Alright, I admit the title is a bit melodramatic… I’ll try to warn you when I’m going to do that again. Anyway.
Recently, in the last year, I have come to understand the importance of outlining and plotting out books and more specifically series of books. A lot of upfront work and thinking, I know. Stephan King, who I admire and whose Dark Tower series passed on to me my love of epic fiction, writes off-the-cuff. I tried that with one book… it was difficult and at times I got stuck trying to figure out what a character’s next move would be. Talk about writer’s block.
And yes, writer’s block does exist. In short, to me the phenomenon often dismissed as rubbish is this: writer’s block is when a writer gets in his or her own way. We think too much and our lake of creativity gets flooded, becoming too murky and very hard to wade through. A mess.
Planning circumvents that natural disaster in the writing process. At least for me.
Plotting out key points in the narrative, what events are to take place, how the twists and turns are going to be initiated and where, is important. This allows a writer to figure out what he or she wants to take place in any given novel. Sometimes these ideas are random (more notes than an ordered web working). Other times they go in sequential order, a ladder of sorts. Either way, taking those key drivers of the plot and putting them into a chapter break down is helpful. Now don’t start believing I’m trying to ram a steel pole into the flexible, creative back of storytelling. A good writer just uses this map and can/will deviate where necessary to flesh out and build up the story. I did this for my latest novel/series, Gilead. To illustrate my point, I planned out thirty-three chapters and ended up with forty-eight. I knew where I wanted to go, the places to stop along the road, but I ended up going to visit the World’s Largest Ball of String and the Amazing Maze of Cheese too (the road signs were just too tempting to pass up!).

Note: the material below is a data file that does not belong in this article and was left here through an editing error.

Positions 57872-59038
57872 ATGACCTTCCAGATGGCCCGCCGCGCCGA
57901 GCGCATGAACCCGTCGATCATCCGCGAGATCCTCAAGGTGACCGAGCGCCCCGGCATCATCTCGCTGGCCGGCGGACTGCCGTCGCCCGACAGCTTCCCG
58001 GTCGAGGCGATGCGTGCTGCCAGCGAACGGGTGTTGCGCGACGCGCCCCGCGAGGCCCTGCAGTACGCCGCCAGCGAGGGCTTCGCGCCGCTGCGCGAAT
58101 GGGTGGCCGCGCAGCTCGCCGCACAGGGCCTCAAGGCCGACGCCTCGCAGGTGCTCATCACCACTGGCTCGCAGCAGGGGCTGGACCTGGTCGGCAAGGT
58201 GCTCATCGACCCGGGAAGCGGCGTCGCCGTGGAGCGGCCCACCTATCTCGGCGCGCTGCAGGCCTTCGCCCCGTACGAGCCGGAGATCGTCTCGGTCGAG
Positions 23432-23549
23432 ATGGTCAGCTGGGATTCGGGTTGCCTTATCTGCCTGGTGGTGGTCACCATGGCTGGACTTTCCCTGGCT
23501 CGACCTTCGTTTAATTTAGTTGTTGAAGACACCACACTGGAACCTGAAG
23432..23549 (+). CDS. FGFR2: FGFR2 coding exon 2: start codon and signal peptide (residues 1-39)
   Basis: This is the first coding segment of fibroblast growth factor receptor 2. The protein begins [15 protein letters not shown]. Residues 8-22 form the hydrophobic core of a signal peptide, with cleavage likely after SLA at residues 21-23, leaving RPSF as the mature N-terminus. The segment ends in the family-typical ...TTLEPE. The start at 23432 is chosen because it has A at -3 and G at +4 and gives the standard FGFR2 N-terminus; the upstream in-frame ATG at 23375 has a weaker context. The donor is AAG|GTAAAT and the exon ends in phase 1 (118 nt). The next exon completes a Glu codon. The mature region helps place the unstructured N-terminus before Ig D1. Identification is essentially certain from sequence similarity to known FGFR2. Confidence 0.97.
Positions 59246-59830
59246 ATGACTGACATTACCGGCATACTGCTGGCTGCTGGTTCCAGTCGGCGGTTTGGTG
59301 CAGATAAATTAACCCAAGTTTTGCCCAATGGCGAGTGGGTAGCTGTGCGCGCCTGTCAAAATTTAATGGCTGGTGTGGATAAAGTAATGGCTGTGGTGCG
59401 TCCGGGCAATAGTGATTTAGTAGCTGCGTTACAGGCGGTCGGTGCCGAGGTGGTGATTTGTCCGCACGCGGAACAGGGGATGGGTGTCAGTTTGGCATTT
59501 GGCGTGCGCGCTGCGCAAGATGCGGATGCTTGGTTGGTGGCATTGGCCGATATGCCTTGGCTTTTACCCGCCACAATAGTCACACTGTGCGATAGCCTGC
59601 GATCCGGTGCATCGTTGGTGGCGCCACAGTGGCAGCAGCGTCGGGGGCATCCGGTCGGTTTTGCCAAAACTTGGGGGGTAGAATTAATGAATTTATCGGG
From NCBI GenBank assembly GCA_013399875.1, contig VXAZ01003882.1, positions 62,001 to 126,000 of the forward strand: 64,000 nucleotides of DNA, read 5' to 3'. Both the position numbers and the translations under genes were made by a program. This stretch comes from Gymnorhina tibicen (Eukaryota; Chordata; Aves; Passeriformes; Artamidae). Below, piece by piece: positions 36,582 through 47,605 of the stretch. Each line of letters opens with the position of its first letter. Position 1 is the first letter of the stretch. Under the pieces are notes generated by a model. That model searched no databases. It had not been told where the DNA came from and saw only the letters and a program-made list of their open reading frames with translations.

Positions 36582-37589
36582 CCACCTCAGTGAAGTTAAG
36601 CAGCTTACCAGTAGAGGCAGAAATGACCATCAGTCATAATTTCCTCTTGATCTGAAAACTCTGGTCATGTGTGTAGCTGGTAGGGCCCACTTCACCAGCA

Another plus to outlining the plot and narrative… writers can do this for an entire series. To be able to know specific events that take place two, three, ten, twenty books down the line is an advantage. Planning out a series from the beginning allows the writer to insert hints or teases as to plot points and character developments and twists which will pop up later down the narrative timeline. In most cases, having a clear vision even makes the teases subtle and less obvious to bring around a sucker punch now and then… the writer has physic powers and shouldn’t use them wisely (insert evil laugh here). Oh, the reader saw the swing coming, he or she just didn’t see the signs clearly.
Last point about planning and plotting: mythology and characters. Being able to sit down and sketch out the details of the world, how magics work, who is who, the geography, the history and relationships, etc. makes references and continuity that much simpler. Being able to refer back to these notes when writing future installment is also another perk of the entire planning and plotting mad scheme (insert evil laugh here).
That’s it for me. See you again soon! Cheers!